Does your life get threatened by gays often?  I thought that we had finally stomped out the roaming packs of well-dressed men and mechanically inclined women that invade homes, redecorate, and repair small appliances.

                Well, at least if you are killed by a gay man he'll clean up the mess and darling you will look fabulous at your funeral.

                1. earnestshub profile image88
                  earnestshubposted 5 years ago in reply to this

                  lol lol lol Yep, three of em and the exclamation marks.
                  I had almost forgotten just how damn funny you are!

                  Brutal too. I like that in a gal! lol

                  1. MelissaBarrett profile image60
                    MelissaBarrettposted 5 years ago in reply to this

                    It gets old quick Earnest, just ask my eh-husband. wink  The real comic genius tonight is L.L. in the other gay thread... the one with the positive and negatives.  I bow to his superior sarcasm skillz.

                2. 0
                  Hubertsvoiceposted 5 years ago in reply to this

                  You have misread my post. I did not say my life was ever threatened by gays. I said if our individual lives are threatened by gays , then it up to us to set the record straight with the offending party.

                  1. MelissaBarrett profile image60
                    MelissaBarrettposted 5 years ago in reply to this

                    Oh, forgive me you don't speak contemptuous sarcasm yet. 

                    In nice person talk, that translates to:  Please, do tell how me sleeping with another woman threatens your individual life?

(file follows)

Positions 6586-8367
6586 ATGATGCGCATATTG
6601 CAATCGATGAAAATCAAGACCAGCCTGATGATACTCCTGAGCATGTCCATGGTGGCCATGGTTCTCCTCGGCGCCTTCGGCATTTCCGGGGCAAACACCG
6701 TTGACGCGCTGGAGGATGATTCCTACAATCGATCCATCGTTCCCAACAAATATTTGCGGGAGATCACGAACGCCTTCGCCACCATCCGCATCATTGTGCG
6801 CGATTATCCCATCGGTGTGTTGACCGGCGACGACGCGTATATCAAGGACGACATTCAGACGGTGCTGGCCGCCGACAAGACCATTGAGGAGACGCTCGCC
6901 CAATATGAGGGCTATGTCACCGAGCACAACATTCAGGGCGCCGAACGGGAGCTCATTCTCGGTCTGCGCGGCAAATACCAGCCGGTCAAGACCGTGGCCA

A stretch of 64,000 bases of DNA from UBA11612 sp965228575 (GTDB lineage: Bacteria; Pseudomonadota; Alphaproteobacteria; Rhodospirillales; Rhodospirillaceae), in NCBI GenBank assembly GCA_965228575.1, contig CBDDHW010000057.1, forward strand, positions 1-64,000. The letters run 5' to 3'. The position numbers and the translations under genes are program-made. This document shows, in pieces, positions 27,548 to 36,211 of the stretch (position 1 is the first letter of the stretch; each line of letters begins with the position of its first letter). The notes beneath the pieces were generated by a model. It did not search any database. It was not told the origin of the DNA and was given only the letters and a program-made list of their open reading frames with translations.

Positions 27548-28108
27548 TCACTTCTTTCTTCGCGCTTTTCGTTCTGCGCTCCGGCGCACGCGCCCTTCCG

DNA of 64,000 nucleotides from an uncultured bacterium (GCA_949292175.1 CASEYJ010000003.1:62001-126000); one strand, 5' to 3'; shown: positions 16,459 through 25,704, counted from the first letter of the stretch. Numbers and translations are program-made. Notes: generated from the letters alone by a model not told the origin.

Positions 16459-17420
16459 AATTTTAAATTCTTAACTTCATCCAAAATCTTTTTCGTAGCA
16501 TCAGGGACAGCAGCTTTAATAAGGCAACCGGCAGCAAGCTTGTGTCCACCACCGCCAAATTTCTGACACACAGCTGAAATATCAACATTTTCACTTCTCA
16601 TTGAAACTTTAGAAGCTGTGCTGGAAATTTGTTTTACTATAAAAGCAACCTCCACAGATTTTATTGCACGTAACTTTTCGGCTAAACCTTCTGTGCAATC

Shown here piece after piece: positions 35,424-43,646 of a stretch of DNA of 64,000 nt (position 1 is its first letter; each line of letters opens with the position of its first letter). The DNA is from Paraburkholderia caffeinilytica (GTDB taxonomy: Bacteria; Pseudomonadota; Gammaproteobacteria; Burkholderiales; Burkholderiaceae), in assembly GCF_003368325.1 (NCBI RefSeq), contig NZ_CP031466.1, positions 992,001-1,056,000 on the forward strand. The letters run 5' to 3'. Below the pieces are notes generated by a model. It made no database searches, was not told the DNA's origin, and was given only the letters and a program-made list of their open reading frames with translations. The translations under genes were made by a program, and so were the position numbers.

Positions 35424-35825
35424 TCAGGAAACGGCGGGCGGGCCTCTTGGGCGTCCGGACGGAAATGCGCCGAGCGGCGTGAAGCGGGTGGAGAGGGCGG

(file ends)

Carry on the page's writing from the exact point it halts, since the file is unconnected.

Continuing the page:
2. Eaglekiwi profile image75
              Eaglekiwiposted 5 years ago in reply to this

              Its not obscession for many Christians, certainly not me.

              Hypocrisy is disgusting and unacceptable in any form.

              To be very honest,what you do and why you do it is between you and God ( or not, as you choose).

              This time period has been termed 'Period of Grace'

              My business is to love without prejudice,and leave the laws and justification to God.

              1. livelonger profile image90
                livelongerposted 5 years ago in reply to this

                No, I know. My comments were directed to the evangelical churches that marry divorced people on the one hand (due to what wilderness astutely pointed out is driven by convenience), and loudly condemn gay couples on the other hand (because not enough of their parishioners are gay for them to care).

                1. Eaglekiwi profile image75
                  Eaglekiwiposted 5 years ago in reply to this

                  I understand.
                  In my opinion some churches run Gods business (according to their own creeds) much like any other corporate organisation-quite sad.

                  It angers me actually any group that is expolited or patronised.

                  1. A Troubled Man profile image60
                    A Troubled Manposted 5 years ago in reply to this

                    Like homosexuals, for example? lol

    2. amymarie_5 profile image88
      amymarie_5posted 5 years ago in reply to this

      I really don't understand why marraige between two people who love each other can be considered blasphemous.  I think the church should be more outraged at all the drunken people getting married in Vegas after only knowing each other for several hours.  THAT is insulting to the institute of marraige. 
      And their are churches that welcome gays, lesbians and transgenders.  Let's remember that not all Christians are as intolerant as the Fundies.

    3. lizzieBoo profile image78